Saturday was the first day of early voting for the Dec. 10 elections around the state, with four major races to be decided – the Senate election between John Kennedy and Foster Campbell, the 3rd District congressional race between Scott Angelle and Clay Higgins, the 4th District congressional race between Mike Johnson and Marshall Jones and the East Baton Rouge mayor-president race between Bodi White and Sharon Weston Broome.
The results from the first day of early voting weren’t very positive for the Democrats in those races. Pollster John Couvillon went through the numbers…
Dismal early voting turnout
While early voting was expected to drop off relative to the Presidential race, yesterday’s early vote was still a very steep (74%) drop-off compared to the first day of primary early voting – 22,202 early voted yesterday (87,066 early voted on the first day for the Presidential race). To put this number in perspective, the last time first day early voting was this low was during the 2011 statewide elections, which had a 37% voter turnout.
Yesterday’s top three early voting parishes were East Baton Rouge (2,881 early votes), St Tammany (2,476), and Orleans (1,956).
While yesterday’s turnout was abysmally low, it probably didn’t help that early voting started during the Thanksgiving holidays. Let’s see if turnout rebounds any tomorrow.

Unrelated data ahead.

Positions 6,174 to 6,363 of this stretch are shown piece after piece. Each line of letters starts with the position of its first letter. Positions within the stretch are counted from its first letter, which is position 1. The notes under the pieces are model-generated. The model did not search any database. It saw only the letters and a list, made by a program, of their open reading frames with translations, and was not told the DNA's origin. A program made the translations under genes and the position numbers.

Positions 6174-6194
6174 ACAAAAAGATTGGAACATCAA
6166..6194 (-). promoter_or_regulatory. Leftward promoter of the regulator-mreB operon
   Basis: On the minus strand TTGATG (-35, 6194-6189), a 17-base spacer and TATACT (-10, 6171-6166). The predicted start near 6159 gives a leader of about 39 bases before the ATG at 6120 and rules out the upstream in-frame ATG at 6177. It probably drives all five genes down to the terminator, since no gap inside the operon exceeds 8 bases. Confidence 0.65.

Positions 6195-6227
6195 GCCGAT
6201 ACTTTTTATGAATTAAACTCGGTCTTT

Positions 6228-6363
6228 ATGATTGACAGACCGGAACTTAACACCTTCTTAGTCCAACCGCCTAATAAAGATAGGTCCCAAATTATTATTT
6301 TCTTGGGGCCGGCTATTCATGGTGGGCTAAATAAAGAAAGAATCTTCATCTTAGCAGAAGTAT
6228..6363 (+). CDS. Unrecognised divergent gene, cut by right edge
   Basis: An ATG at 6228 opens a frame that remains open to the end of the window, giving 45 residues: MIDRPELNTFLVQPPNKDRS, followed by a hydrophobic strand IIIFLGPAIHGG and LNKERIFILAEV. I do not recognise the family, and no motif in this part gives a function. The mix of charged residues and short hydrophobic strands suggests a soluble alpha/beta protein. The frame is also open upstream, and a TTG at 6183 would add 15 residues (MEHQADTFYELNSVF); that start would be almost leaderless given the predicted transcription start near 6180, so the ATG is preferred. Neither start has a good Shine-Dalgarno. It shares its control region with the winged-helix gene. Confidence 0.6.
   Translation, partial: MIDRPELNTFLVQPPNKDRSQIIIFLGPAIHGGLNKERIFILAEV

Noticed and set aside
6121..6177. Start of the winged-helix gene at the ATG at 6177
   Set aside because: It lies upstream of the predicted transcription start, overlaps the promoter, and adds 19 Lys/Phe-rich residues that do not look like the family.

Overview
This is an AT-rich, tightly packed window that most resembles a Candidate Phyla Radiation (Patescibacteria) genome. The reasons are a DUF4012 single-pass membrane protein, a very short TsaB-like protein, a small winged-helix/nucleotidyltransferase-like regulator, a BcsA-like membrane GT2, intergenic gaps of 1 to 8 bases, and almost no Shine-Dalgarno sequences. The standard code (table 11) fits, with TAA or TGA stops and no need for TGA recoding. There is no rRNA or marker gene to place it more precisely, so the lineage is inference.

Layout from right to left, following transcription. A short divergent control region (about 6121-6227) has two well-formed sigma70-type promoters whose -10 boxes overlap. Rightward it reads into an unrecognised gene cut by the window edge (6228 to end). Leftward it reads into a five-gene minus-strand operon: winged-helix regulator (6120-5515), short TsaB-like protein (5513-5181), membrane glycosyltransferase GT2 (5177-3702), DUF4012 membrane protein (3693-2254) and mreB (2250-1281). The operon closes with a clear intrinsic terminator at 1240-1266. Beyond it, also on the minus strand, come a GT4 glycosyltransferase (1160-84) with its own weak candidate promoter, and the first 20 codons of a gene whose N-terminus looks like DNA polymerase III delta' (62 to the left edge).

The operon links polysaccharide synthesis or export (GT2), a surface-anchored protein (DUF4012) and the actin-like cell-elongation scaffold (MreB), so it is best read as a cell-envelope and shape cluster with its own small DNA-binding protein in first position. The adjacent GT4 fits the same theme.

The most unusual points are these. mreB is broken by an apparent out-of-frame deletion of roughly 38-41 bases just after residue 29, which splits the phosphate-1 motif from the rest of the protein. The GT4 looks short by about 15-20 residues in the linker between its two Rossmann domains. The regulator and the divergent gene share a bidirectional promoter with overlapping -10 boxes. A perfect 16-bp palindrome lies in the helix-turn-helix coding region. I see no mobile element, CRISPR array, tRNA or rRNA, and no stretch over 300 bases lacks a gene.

Minimal Democratic enthusiasm
In addition to the low turnout, Democrats didn’t turn out in large numbers either: the racial breakdown of early voters was 77-19% white/black (for comparison’s sake, first day early voting was 70-27% white/black for the Presidential race) – the last time the black percentage was this low on the first day was the 2010 Senate race. Furthermore, Republicans outvoted Democrats for the first time ever: the partisan breakdown was 43.5-41% Republican/Democratic (it was 48-38% Democratic/Republican in the primary).
It will be interesting to see if more Democrats early vote throughout the week, although in JMC’s experience, Democratic early voting tends to be the heaviest on Saturdays for Saturday elections.
The other three races, let’s be honest, aren’t really competitive from an intraparty standpoint; Angelle and Higgins are both Republicans, and Kennedy and Johnson will both flirt with 2-to-1 margins over their Democrat opponents.
But in East Baton Rouge, the model of the electorate is crucial – because it’s going to tell the tale of the race. White needs a turnout model that skews sharply toward Republicans, because he’s likely to lose more white voters than Broome will lose black voters.
White might just get that. Of the 2,881 voters who showed up for early voting on Saturday, 1,690 – or 58.7 percent – were white. That’s the kind of number which could get him a victory. And the partisan breakdown isn’t terrible – 53.5 percent were Democrats, but there are lots of registered Democrats in East Baton Rouge who are Republican voters.
We’re only looking at one day of early voting so far, of course. It means next to nothing. But with a mayor’s race crucial to the future of the state’s capital city, it will be fascinating to see how the turnout model plays out over the next several days.